Which Conan Are We Celebrating, Again?
Wednesday, January 31, 2007
posted by Mark Finn
This year marks the 75th anniversary of Conan the Cimmerian–make that, Conan the Barbarian. Yeah, you had better get used to it right now, because hardcore fans of Robert E. Howard may find their collective knickers in a twist when the press gets ahold of the information. Expect to see clips from the movies, and maybe even a clip from the television show. You’ll of course see flashes of the Frazetta paintings, but you’ll also see stacks of comics and magazines. We may even get a taste of the highly-anticipated mmorpg, Age of Conan, too. But will we get a glimpse of the Conan that Robert E. Howard wrote in whatever media coverage is afforded this event? My guess is, unless someone from the Inner Circle is involved, the answer will be “No.”
This is bigger than Howard fandom. Conan is a pop-cultural touchstone, both evocative and iconic, and there are certainly more Conan fans than Robert E. Howard fans in the world. And by that, I mean, there are people who read the Conan comics and have collected every issue of Savage Sword of Conan (and they may even have the Ace/Lancer set of Conan paperbacks), but they have otherwise never read another word by Robert E. Howard in their life. Conan trumps all, to these folks, and I really can’t say anything detrimental to that, being intimately familiar with the collector mindset myself.
Robert E. Howard fans, by contrast, recognize the inherent power of Conan (since most of us came to REH through those stories), but also figured out early on that the inherent power was found in REH’s writing, and not just in the character. Oh, there’s a “lightning in a bottle” quality to Howard’s Conan that was talked about, even during REH’s lifetime, by the readers of Weird Tales. Specifically, there is a uniqueness to Conan and the way that Howard wrote him that belies Howard’s commerical aspirations.
So it’s a little ironic that the commercial Conan “product” would likewise tend to overshadow the literary version of the character. The Dark Horse comics are doing well and continue to generate interest in REH. But when Age of Conan premieres, there will be millions of people exposed to the Hyborian Age for the first time–and in doing so, will bring their own pre-conceived notions (mostly fantasy gaming notions) of how everything is supposed to fit together.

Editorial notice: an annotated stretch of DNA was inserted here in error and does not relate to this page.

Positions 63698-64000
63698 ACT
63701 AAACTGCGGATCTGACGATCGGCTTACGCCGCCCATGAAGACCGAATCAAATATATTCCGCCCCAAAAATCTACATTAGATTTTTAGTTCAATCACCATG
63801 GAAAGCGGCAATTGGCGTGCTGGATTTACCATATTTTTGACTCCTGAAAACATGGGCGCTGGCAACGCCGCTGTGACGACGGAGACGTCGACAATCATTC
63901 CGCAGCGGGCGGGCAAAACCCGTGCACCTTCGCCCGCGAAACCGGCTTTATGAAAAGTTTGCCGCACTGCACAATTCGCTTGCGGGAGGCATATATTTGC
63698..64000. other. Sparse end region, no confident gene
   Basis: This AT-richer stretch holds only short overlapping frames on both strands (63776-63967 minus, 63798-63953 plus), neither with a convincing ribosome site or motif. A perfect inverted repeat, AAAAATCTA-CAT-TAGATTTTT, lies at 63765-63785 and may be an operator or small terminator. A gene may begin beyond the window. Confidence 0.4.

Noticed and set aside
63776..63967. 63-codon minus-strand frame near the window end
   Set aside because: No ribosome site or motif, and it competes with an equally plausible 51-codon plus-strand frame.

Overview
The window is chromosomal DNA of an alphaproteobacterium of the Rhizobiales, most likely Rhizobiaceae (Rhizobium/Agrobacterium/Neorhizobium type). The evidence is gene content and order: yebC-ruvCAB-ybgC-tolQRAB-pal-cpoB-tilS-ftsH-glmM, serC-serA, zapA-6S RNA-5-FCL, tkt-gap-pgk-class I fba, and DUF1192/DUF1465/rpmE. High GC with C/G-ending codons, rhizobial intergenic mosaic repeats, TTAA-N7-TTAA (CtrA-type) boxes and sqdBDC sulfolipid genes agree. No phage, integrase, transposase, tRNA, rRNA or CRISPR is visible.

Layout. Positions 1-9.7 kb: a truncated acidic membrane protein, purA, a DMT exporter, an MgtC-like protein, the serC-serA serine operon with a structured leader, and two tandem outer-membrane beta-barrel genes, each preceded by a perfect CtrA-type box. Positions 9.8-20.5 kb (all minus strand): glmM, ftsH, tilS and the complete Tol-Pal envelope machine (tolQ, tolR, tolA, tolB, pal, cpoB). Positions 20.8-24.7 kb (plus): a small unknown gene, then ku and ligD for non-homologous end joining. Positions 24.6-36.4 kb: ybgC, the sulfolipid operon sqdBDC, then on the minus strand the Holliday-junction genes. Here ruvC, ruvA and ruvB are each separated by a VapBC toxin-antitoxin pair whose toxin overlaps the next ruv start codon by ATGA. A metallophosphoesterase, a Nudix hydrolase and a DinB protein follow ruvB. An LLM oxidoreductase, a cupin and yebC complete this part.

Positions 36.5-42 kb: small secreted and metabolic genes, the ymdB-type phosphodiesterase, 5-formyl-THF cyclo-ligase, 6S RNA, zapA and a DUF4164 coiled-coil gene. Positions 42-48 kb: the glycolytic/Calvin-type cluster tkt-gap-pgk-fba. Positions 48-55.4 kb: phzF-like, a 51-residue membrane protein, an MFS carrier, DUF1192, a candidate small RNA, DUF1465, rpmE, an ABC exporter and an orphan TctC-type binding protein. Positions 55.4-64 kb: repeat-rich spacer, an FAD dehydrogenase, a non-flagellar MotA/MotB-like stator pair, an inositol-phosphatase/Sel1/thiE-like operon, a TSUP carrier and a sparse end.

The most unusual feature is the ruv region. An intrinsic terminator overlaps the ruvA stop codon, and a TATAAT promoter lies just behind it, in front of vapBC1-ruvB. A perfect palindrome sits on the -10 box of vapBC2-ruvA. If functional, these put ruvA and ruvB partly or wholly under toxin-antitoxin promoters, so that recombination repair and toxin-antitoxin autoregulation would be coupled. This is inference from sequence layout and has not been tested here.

The gestalt of Conan fandom is such that we can’t even decide how our favorite barbarian is best portrayed. For some folks, it’s still Arnold in the furry diaper. For others, if you’re not talking about John Buscema, then you have missed the point entirely. There are even a few people out there (who need to be thumped) who think that Boris Vallejo’s Conan is as good as it got. Thankfully, none of MY friends think that.
And what’s worse, fans tend to personalize Robert E. Howard and his writings in a way that I’ve not seen with any other aspect of genre writing. We take it to heart and in it we see exactly what we’re looking for, and it answers our unaksed questions like the voice of a higher power. And so I find it amusing that, on the various message boards for such things, two fans will disagree with how a given issue of, say, the Conan comic, played fast and loose with the Conan character, and take the writer to task for not staying true to the character. As proof of how Conan “should have acted,” they will cite another pastiche to justify their ranting. It just makes me laugh to see “Conan would never…” at the front of a post. Since when did YOU, mister Internet message board person, become the voice of intention behind Conan? All of these discussions usually involve pastiche, so who can say (and really, who bloody cares) what Pastiche Conan would or would not do?
But is that a valid argument? Should Kurt Busiek have been villified by fans for having a sixteen or seventeen year old Conan slap a kid? Of course not. The comic book Conan has no relationship to what Robert E. Howard wrote, save in name only. No writer actually *has* to read Howard’s Conan to write a pastiche, though of course, everyone does, if only to know how far they have to reach to hit the mark. My point is, the pop cultural figure that is Conan the Barbarian is now really the bastard half-brother to Robert E. Howard’s Conan the Cimmerian.
The Howard Guerrilla in me wants desperately to start right now in pushing my fan-glasses up on my nose and saying, “Actually, it’s Conan the Cimmerian, and not Conan the Barbarian,” every time the topic of the anniversary comes up, but I think I’d just end up making a dent in the bridge of my nose that way. In the end, it’s the price of literary immortality. I suspect that Sir Arthur Conan Doyle isn’t sweating the movie, Young Sherlock Holmes, overmuch, since all of his Holmes stories are collected and routinely read in a number of different editions. On the other hand, there isn’t a mmorpg coming out called “Age of Sherlock” either. This fame, this enduring and constantly morphing pop culture conception, is part of what keeps REH’s name out there, and in the end, it will bring people over to Howard’s prose work.